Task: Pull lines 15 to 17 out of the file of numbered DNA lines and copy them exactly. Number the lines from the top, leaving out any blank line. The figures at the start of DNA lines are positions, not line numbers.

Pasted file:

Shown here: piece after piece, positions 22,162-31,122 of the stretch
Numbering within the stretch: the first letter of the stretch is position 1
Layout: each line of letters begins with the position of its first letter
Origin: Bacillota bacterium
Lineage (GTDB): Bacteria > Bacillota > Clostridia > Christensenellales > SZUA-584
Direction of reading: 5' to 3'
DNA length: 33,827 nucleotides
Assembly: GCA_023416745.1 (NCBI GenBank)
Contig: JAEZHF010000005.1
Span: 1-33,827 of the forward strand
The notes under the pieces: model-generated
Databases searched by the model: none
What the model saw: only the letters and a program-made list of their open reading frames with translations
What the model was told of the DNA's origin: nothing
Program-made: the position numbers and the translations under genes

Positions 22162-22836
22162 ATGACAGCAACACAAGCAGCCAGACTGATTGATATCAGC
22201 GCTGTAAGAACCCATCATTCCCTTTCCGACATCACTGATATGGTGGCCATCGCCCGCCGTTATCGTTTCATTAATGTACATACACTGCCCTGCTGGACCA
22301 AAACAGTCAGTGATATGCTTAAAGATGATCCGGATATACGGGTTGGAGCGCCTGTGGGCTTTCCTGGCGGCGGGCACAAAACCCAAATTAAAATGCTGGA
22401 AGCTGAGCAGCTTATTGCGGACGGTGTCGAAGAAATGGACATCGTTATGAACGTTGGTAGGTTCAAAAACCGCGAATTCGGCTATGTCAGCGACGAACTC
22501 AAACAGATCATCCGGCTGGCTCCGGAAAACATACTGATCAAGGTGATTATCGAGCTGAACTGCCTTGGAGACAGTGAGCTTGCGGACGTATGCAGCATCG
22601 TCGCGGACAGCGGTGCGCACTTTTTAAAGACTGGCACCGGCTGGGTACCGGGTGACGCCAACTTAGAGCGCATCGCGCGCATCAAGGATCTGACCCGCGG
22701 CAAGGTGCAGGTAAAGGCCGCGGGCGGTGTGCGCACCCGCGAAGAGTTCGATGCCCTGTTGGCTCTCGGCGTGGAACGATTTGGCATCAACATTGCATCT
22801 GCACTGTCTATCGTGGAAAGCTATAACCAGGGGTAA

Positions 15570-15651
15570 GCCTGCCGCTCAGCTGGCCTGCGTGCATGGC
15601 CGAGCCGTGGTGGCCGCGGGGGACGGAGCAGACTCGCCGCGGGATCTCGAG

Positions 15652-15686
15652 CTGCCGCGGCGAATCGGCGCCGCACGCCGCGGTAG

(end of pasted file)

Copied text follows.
Program-made: the position numbers and the translations under genes

Positions 22162-22836
22162 ATGACAGCAACACAAGCAGCCAGACTGATTGATATCAGC